Infrared (IR) spectra of the glasses were obtained using a Perkin-Elmer 1600 series FT-IR spectrometer in the range of 4000–400 cm−1 at intervals of 4 cm−1. Micro-Raman spectroscopy analysis was performed on all samples using a micro-Raman X’plora equipment BX41TF OLYMPUS HORIBA Jobin-Yvon, using a He-Ne laser with a wavelength of 632.8 nm.

2.2. Luminescence and Decay Times

The photoluminescence spectra were recorded by means of a Horiba Jobin-Yvon Fluorolog 3 spectrofluorometer working with a 450 W ozone-free Xe lamp. Decay time curves were monitored using an Opolette HE 355 LD + UVDM system tuning at 392 nm. The resulting emission and transient fluorescence signal was analyzed with a Jobin-Yvon Triax 550 monochromator and detected with a Horiba-Jobin Yvon i-Spectrum Two intensified charge coupled device.

3. Results and Discussion

3.1. SEM

SEM observation of glass surfaces (micrographs of selected glasses are shown in Figure 1) have confirmed the presence of zinc aluminate spinel (ZnAl2O4) and disperse droplets of liquid-liquid phase separation in the glasses. For V1 glass (Figure 1(a)), the presence of small crystals was detected, and EDS analysis demonstrated that it is composed of Al, Zn, and O in concentrations similar to those of zinc aluminate spinel. Thus, corrosion between the molten mixture and the crucible walls occurred during fusion. In general, incorporation of aluminum from crucible corrosion appears in all glasses as it can be seen in Table 2. The concentration of aluminum has a tendency to decrease as the proportion of europium increases. In Figure 1, micrographs of V2 and V5 glasses (Figures 1(b) and 1(d)) exhibit two distinguishable zones in the surface. The first consists of dispersed droplets and the second one is a homogeneous and amorphous phase that is related to the glassy nature of the sample. At this respect, V3 glass surface (Figure 1(b)) is the most homogeneous and amorphous since no other phase was detected. In Table 2, it is possible to observe that CdO and TeO2 concentration decrease with the increment in europium concentration. These results indicate that volatilization of the oxides took place during fabrication.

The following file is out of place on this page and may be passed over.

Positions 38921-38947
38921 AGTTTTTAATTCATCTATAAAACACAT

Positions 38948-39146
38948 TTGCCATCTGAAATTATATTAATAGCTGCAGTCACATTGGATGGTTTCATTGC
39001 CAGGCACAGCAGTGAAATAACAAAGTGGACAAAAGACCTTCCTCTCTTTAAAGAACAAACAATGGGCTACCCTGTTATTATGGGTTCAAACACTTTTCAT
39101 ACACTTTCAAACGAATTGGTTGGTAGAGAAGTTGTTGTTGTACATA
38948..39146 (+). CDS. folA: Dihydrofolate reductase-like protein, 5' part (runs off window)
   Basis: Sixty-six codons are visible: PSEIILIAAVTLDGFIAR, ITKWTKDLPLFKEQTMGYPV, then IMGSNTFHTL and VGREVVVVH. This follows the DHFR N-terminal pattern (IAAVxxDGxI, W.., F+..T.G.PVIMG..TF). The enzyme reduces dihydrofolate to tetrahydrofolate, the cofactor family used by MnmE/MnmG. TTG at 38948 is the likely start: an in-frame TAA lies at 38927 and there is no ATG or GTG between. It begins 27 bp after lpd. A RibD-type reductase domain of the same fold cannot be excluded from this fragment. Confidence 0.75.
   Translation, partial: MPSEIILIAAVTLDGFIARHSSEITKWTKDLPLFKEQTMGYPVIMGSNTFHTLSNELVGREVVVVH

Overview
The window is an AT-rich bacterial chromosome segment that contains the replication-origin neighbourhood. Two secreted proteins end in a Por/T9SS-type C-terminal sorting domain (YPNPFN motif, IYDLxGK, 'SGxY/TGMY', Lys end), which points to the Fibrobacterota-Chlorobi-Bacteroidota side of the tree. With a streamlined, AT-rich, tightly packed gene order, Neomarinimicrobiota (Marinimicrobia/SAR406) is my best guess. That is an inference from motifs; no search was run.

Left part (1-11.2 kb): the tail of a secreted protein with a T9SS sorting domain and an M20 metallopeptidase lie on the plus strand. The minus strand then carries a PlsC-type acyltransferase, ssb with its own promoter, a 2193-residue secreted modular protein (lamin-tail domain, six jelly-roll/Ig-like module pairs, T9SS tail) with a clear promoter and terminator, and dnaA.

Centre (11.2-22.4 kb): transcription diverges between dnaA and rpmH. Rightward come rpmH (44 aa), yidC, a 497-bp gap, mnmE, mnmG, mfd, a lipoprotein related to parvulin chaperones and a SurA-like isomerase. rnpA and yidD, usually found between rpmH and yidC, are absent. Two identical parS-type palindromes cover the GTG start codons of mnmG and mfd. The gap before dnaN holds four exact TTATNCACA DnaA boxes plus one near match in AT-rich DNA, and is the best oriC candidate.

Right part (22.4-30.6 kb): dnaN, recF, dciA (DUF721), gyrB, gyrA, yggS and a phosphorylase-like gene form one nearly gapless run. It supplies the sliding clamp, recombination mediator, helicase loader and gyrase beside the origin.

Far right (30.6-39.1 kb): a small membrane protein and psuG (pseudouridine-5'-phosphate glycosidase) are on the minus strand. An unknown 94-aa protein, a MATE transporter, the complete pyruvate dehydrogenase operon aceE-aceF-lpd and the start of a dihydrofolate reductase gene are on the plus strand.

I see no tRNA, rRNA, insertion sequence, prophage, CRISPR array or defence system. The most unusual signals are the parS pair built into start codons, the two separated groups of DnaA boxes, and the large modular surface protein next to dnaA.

Table 2: Final compositions for ZnO-CdO-TeO2:Eu glasses determined by SEM/EDS analysis.
Figure 1: Micrographs of glasses surface: (a) V1, (b) V2, (c) V3, and (d) V5.

3.2. XRD

In Figure 2 diffraction patterns of the glasses are presented. All samples have shown an amorphous structure evidenced by a broad band localized in the range of from 20° to 40°, indicating the presence of structural ordering or several small crystallizations [16]. It is interesting to notice that the band has a well-defined maximum at [17]. This particular characteristic of the band can be related to an intermediate range order of the glass structure.

Figure 2: Diffraction patterns of all fabricated glasses. It can be seen that all the samples are amorphous.
3.3. FT-IR

The infrared spectra of the glasses in the range of 1100 to 370 cm−1 are displayed in Figure 3. The spectra of all glasses are similar to that of crystalline α-TeO2 [18], which conformed with TeO4 groups in trigonal bipyramid (tbp) units. As modifier ions concentration increases in the glass matrix, TeO3+1 groups and TeO3 trigonal pyramids (tp) are progressively formed, causing a substantial change in the glass structure. That is, the incorporation of modifier ions (Cd2+, Zn2+, and Eu3+) generates nonbonding oxygen (NBO) breaking the continuity of the glass matrix [19, 20].